Multi-cat homes should have to comply with enhanced fire safety regulations

Fires in multi-cat homes are going to kill more cats than in single cat homes. That is obvious. There are many homes with a large number of cats. The owner does not have to comply with any special fire safety regulations. But in the UK, in houses of multiple occupation (of people) there are a plethora of rules including fire safety rules such as providing smoke alarms on each story, providing carbon monoxide alarms and extinguishers etc. Landlords of houses in multiple occupation must follow safety regulations. They must keep their property safe and free from the health hazards under specific regulations.

Multi-cat homes should be subject to tougher regulations of safety
Two useful tags. Click either to see the articles: Toxic to cats | Dangers to cats

Multi-cat homes should be subject to tougher regulations of safety. The fire where 11 rescue cats died. Photo: Wayne Martin of the Times Online.

I believe that it is reasonable to suggest that if a person wants to keep ten or more cats in a home, they should also have to comply with the same regulations that apply to landlords of homes of multiple occupation.

If this happened it would have two effects. Firstly, it would stop a lot of people having ten or more cats (including cat hoarders) which I believe would be a good thing as hoarders are often unintentional cat abusers due to acute neglect. Secondly, it would protect the lives of cats in fires which brings me nicely to a story in the online news media today. It is the story of a house fire that killed rescued cats. Yes, cats that had been rescued from a difficult life only to be killed. But it is unexceptional. Weekly if not daily you can read about house fires in which cats have been killed.

And there have been several house fires in which rescued cats have been killed. Cat hoarding is not unexceptional either. My neighbour is a cat hoarder. Her house is a mess. The chance of a fire is more likely than normal. Cats need to be protected. We treat cats as members of the family. Many cat owners regard their cats as equals. Yet the law is very unequal in terms of protecting cats under these circumstances.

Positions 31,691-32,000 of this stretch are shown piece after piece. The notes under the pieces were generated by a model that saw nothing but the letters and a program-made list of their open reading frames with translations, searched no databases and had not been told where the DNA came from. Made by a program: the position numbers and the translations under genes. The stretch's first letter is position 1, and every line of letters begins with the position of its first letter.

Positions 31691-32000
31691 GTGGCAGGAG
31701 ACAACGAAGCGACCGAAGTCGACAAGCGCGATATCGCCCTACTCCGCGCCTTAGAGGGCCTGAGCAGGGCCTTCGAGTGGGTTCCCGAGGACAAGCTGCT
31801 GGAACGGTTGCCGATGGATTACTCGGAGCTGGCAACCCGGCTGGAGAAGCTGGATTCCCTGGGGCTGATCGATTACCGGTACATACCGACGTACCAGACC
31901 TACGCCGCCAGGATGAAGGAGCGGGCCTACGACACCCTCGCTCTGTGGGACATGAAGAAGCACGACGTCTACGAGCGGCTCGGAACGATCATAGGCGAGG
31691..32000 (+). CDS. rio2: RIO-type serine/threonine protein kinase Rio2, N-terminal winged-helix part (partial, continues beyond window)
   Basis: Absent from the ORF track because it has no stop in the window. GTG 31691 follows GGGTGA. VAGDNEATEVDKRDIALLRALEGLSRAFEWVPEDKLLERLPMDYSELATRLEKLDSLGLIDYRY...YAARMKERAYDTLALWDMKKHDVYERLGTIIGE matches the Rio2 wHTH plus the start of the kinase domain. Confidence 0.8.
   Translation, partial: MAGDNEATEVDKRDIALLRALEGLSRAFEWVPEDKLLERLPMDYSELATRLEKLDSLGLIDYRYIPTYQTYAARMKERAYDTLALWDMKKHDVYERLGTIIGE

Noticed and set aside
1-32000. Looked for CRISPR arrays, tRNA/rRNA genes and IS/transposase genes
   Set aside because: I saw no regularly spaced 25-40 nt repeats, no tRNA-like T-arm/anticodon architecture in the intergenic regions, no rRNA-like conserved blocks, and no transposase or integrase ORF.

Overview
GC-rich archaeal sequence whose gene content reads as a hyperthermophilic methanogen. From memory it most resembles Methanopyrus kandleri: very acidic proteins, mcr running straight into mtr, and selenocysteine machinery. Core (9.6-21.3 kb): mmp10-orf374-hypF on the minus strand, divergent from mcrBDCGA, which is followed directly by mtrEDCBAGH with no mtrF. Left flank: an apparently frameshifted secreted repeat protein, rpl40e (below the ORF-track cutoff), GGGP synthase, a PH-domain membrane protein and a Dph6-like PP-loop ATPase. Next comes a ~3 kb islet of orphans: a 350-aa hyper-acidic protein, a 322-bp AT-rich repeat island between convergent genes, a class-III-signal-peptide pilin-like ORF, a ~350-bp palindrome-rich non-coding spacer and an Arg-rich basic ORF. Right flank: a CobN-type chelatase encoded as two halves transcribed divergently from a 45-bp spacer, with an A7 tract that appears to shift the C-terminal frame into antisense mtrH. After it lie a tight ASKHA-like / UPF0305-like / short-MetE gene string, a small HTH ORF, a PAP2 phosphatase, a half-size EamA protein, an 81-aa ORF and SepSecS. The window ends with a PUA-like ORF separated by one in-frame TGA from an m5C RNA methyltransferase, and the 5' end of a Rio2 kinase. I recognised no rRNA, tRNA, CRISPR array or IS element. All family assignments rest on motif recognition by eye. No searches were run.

The story I have referred to occurred in East Auckland. Firefighters responded to a call from neighbours of a two-storey house and about 10:40 AM on July 28. The owner of the home, Jewels Annabell, was not there at the time the fire broke out. She is a member of the Community Cat Coalition. She is behind the Street Kitties cat rescue and rehoming service which she managed from her house.

She is a committed and established cat rescuer and, in her home, there were many cats that she had rescued but the fire claimed 11 of their lives many of them were inside cages in the lounge when the fire killed them. It is a horrific thought.

I believe her home should have had extra fire safety precautions in place. This may have happened but I very much doubt it. Cat rescue facilities, which is what her home was, should be treated as functional facilities. They are no longer simply homes for people. They are part of a business, the business of rescuing cats and kittens. These homes should be subject to industrial or workplace standards. And they should at least be subject to the same regulations that govern landlords of homes of multiple occupation in the interest of saving the lives of cats and kittens.

A purpose-built facility would certainly be subject to tougher safer measures. Sixteen of the cats in Annabell’s home survived. She has to find somewhere where she can live with her cats. She doesn’t want them fostered out because she wants her cats with her. All the surviving cats have been placed with different veterinary practices for treatment. Crowdfunding is helping to pay for her veterinary bills. She will be keen to hear from anybody who can help provide her and her cats with accommodation. Of course, she’s heartbroken and feels guilty about her cats dying in the fire.

She admits that “There are things I could have done differently which would have meant more of them would have survived”. I would argue that all of them could have survived if stronger safety precautions where in place.

The cause of the fire was not suspicious. Perhaps it was an electrical fault; something as innocuous as that. The standards of the electrics in a home like this where there are very many cats should be higher than that in normal homes. These are the sort of regulations I’m referring to. There should be annual inspections for electrics and gas. More needs to be done to protect cats in homes where there are a large number of cats.


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Useful tag. Click to see the articles: Cat behavior

Note: sources for news articles are carefully selected but the news is often not independently verified.
Useful links
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FULL Maine Coon guide - lots of pages
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Michael Broad

Hi, I'm a 74-year-old retired solicitor (attorney in the US). Before qualifying I worked in many jobs including professional photography. I love nature, cats and all animals. I am concerned about their welfare. If you want to read more click here.

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